Shrinking portable medical devices impacted by modern electronic connectors
By Ed Garstkiewicz, industry segment manager, Harting Inc. of North AmericaInterconnect Medical medical electronics portable medical
The need to minimize healthcare costs is creating greater demand for medical electronics equipment that, among other things, improves and expands patient diagnostics inside and outside healthcare facilities. For example, portable medical instruments such as glucose meters, blood pressure monitors, and oxygen meters can be designed with communication capabilities to provide continuous information to caregivers almost anywhere.
Small hand-held devices can also improve various diagnostic procedures in dentistry and medical offices. While such devices hold the promise of improved care at lower cost, they require advanced connector technologies that allow greater miniaturization to improve the product’s portability and functionality while assuring it can be used safely.
Electromagnetic interference and noise
When we consider information transfer, small portable medical devices typically transmit data to healthcare providers wirelessly or by cabled LAN networks. Electronic connectors are essential elements in these connections and must work flawlessly without contributing noise or distortion to the signals. Often, despite careful system design, electromagnetic interference and noise can find its way into data lines. In the past, adding separate suppression devices to protect the data communications interface circuit from electromagnetic interference, noise and electrostatic discharge – the transfer of static high voltage from a human body – also added bulk and cost to the final product.
Now, D-sub connectors (the most common digital I/O interface) are available with built-in filtering that minimizes these dangers. They can be purchased with inductive ferrite filtering in the pcb material holding the connector pins (Figure 1). This cost-effective, low-level filtering has minimal insertion loss while reducing EMI emissions that might otherwise be close to the specified limit. Another approach in D-sub filtering is a patented four-layer PCB material with surface mount chip capacitors. The filtering performance of the capacitors and screening effect of the pcb protects against any introduction or radiation of noise through the I/O port. Ringing and crosstalk are virtually eliminated.
Filtered D-sub connectors are available from Harting and others in a wide range of configurations that include standard and custom pin-outs, various housing and hood styles, cable and bulkhead mountings, surface mount types, straight and right angle pins for pcb re-flow soldering, etc. Built-in filtering eliminates or reduces the need for separate suppression devices, resulting in smaller less costly data communication circuit board designs. In addition, this style of built in filtering fits within standard D-sub shells, allowing designers the flexibility to add filtering late in the design stage if an EMI or ESD glitch is discovered. That may avoid the need to modify a circuit board to suppress these problems. Avoiding such late-stage modifications is an important consideration. Taking a new medical device of any kind through all the steps for regulatory approval is a time consuming process. Therefore, R&D engineers must take all practical steps along the way to keep the product development cycle and time to market to a minimum.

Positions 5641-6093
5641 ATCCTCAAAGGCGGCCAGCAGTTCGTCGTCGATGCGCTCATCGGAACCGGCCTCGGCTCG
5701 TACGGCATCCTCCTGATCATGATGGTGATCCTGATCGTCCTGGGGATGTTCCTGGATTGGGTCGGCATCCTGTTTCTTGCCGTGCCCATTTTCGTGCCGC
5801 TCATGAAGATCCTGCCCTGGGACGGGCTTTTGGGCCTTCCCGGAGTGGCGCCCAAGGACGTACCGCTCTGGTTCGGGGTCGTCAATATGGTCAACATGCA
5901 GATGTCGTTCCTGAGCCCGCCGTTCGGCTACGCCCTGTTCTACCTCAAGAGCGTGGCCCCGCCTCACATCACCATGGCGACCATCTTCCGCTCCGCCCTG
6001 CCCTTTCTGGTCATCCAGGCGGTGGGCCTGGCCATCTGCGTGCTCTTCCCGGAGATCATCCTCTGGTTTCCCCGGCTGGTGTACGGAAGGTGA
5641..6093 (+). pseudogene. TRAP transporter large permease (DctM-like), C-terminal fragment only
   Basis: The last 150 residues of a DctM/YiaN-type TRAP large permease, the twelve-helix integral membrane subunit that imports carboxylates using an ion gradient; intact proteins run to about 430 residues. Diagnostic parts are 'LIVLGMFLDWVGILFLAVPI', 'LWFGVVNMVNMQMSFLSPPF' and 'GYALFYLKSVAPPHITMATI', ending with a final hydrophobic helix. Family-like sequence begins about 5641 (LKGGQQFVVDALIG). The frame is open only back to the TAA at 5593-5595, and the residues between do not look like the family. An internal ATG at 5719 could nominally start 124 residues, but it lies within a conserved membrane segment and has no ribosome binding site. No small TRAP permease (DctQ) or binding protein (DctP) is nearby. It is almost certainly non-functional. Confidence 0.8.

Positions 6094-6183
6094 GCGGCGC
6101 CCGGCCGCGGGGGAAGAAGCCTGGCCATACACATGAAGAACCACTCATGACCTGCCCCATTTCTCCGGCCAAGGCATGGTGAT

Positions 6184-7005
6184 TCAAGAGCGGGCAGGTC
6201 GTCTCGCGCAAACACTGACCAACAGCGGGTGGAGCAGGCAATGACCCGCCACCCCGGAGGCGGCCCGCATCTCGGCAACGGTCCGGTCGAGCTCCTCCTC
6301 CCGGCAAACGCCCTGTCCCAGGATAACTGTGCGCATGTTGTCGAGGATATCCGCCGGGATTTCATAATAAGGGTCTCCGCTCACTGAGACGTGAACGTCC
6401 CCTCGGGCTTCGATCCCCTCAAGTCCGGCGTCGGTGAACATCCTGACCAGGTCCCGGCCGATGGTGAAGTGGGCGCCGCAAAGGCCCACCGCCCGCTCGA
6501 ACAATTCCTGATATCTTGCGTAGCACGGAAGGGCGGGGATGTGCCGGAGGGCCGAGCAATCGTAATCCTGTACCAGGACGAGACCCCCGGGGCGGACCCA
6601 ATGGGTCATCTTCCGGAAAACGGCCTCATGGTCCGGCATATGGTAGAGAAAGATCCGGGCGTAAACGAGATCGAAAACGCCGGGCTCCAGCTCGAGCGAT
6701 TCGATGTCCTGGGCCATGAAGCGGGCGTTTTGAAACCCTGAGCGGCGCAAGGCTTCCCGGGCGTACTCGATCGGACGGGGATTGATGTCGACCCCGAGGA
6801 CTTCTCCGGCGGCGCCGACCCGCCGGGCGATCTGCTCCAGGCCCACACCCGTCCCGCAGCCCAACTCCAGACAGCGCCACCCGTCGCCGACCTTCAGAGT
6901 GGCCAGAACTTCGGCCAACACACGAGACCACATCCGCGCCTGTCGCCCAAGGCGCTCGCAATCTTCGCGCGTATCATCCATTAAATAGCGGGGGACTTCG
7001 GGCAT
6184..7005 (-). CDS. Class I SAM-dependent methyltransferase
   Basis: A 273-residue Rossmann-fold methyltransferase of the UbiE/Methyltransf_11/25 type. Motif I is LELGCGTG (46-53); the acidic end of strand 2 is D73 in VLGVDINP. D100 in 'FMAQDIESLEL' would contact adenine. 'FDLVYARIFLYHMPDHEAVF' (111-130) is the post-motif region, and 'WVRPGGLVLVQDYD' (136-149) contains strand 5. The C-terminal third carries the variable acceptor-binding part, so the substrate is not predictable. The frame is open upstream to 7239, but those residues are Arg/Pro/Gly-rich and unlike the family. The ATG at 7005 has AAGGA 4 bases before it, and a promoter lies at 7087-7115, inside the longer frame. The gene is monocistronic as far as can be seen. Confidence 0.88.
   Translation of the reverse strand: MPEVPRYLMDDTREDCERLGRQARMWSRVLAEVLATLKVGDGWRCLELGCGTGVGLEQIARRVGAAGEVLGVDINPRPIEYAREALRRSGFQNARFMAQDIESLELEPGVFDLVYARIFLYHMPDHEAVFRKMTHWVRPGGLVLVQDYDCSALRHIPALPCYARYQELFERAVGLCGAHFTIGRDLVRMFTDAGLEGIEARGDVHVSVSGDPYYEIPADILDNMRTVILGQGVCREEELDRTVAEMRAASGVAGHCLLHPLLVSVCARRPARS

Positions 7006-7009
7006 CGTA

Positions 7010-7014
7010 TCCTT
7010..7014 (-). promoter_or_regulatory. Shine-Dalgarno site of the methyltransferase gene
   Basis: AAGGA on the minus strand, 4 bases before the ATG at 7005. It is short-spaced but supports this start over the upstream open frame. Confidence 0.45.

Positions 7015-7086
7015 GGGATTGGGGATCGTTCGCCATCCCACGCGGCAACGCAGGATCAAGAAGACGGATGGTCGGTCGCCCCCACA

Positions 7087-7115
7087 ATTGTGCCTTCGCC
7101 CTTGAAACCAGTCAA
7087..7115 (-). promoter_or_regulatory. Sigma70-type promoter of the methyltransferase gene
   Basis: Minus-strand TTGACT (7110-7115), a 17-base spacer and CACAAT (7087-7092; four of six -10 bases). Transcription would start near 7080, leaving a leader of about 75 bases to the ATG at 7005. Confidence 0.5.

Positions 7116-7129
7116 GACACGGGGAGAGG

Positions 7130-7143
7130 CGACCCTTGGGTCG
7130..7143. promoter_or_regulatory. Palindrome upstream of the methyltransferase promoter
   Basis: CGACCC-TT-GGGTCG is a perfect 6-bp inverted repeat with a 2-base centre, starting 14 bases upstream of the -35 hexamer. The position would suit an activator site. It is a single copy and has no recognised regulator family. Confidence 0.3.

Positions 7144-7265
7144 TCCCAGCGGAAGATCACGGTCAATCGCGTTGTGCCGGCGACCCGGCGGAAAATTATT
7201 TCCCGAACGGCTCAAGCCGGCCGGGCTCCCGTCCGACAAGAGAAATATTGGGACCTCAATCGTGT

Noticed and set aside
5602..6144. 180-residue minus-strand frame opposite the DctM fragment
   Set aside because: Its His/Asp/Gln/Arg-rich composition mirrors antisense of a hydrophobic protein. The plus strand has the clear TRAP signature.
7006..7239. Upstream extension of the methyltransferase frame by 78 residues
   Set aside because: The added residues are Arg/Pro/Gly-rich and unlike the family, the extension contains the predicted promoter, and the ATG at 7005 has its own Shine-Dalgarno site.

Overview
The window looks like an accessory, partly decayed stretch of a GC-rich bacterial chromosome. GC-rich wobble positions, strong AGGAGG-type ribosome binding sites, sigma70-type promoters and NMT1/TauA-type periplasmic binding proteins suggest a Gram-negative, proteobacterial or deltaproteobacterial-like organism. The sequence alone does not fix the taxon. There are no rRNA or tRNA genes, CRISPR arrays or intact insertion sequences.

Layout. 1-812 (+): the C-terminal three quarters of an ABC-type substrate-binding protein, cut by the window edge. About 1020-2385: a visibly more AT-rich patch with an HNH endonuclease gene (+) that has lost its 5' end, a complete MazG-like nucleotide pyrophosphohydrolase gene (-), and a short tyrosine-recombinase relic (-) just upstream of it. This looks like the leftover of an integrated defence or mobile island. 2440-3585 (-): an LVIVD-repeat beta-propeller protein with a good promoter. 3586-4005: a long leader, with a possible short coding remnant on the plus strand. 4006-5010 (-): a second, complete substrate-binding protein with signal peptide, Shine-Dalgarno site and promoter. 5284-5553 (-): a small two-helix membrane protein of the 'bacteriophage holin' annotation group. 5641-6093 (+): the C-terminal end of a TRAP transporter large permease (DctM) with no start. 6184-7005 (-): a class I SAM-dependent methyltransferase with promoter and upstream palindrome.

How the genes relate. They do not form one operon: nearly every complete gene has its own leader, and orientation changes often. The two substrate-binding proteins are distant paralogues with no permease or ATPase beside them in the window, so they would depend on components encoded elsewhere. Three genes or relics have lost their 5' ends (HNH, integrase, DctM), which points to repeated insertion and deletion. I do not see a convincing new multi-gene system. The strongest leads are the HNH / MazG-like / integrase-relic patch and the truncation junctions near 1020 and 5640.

Minimize space utilization
Another approach to minimize space utilization and weight is to employ mezzanine stackable connectors on pcbs for routing power and signals. These miniature connectors using surface mount technology (SMT) (Figure 2) offer high contact density and are available in multiple stacking heights for ‘board-to-board’ and ‘board-to-cable’ applications. In the latter, insulation displacement (IDC) connectors for ribbon cables provide a high degree of freedom to system designers. Some scalable mezzanine connectors are particularly rugged.
For example, Harting’s har-flex family includes extra robust SMT flanges that can absorb considerable mechanical stress on the solder contacts, allowing repeated insertion and removal. Combining this robustness with the ability to interconnect two circuit boards within any configuration (Figure 3) and a wide range of pin count (6 to 100 poles) provides the kind of flexibility needed by today’s designers of complex high density medical systems. These types of solutions often provide manufacturing benefits by being both reflow solder and pick and place compatible.
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